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Impact Factor And The Future Of Medical Journals

The digital format opens space for experienced debate that journals havent previously explored, Bauchner told me. Increasingly, journal editors are also recognizing the limitation of the impact factor. One of those voices is that of Dr Joseph Loscazlo , editor-in-chief of the American Heart Associations journal Circulation, http://www.themountainherald.com/5433-max-workouts-reviewed-published-indepth-review-of-max-workouts-program_tmh.html the highest impact journal for cardiovascular disease. In an editorial published in 2011, he wrote that relying on measures that only take citations into account defies logic. Some journals, however, are starting to take more innovative approaches. One such journal is PLOS One , which provides individual article metrics to anyone who accesses the article. For a paper I published on childhood obesity in 2009, the journal not only reported citations, but showed the number of times it has been viewed and downloaded, and compared published here it to other papers published in that area. Instead of letting the reputation of the journal decide the impact of its papers, PLOS One provides information about the influence of the article on a more granular level.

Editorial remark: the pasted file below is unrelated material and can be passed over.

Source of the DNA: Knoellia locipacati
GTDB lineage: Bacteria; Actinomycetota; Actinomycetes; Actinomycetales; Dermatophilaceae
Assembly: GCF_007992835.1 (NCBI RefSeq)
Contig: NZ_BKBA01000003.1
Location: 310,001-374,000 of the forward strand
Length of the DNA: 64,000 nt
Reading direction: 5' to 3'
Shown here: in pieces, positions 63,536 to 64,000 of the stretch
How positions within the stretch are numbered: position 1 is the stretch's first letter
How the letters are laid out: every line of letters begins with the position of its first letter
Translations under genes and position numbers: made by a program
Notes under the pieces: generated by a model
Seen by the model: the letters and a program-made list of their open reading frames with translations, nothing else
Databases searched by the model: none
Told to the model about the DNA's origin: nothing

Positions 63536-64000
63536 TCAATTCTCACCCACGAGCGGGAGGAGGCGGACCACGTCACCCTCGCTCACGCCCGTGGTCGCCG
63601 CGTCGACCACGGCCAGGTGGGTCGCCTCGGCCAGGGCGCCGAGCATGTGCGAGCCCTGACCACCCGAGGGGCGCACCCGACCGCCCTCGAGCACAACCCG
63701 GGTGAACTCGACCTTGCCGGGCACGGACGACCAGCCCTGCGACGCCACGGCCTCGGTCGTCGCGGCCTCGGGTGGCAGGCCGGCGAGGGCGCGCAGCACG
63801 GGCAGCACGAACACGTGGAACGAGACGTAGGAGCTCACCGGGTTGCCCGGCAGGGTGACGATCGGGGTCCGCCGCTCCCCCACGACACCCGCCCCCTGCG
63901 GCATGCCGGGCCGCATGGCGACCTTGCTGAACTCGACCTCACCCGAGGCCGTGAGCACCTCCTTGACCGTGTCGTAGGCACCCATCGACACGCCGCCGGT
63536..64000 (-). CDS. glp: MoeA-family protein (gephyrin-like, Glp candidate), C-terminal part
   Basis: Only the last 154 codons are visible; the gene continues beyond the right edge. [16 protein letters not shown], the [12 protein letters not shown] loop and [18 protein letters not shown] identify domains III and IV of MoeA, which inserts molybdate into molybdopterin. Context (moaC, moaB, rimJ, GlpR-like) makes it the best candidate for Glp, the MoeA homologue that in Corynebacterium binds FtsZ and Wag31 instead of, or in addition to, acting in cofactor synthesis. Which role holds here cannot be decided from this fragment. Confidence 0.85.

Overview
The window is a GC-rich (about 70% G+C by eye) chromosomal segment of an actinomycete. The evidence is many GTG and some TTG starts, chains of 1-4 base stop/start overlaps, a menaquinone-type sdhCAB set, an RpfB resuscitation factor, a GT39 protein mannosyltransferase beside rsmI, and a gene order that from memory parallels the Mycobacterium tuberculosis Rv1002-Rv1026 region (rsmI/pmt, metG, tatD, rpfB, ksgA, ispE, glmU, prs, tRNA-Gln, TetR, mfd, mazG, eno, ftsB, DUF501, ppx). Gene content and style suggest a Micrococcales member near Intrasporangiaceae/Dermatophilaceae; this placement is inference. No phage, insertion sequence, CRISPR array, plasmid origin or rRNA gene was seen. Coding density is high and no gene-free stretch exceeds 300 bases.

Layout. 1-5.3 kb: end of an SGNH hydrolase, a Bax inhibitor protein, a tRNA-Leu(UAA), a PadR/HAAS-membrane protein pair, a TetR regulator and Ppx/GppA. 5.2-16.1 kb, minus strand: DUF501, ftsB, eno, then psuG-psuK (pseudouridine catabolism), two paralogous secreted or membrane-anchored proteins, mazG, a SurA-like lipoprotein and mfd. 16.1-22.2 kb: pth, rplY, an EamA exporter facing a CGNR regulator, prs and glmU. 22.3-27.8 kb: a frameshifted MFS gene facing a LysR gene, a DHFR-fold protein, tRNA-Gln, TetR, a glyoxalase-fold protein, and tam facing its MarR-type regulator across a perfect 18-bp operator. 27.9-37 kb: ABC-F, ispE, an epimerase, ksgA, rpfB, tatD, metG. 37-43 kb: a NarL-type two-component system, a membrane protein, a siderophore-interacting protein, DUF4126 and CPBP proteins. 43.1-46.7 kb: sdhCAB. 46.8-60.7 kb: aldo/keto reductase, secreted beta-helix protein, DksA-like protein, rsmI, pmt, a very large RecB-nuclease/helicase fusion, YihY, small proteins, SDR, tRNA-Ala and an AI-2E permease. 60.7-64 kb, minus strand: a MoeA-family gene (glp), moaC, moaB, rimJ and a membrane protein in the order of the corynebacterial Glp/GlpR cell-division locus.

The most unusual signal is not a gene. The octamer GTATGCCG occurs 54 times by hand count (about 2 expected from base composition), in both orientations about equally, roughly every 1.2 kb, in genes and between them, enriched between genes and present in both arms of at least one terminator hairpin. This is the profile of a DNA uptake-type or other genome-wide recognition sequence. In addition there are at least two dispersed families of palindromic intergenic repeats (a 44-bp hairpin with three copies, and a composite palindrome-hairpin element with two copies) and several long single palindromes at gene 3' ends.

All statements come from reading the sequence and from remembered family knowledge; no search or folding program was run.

More: http://www.theatlantic.com/health/archive/2014/01/impact-factor-and-the-future-of-medical-journals/282763/

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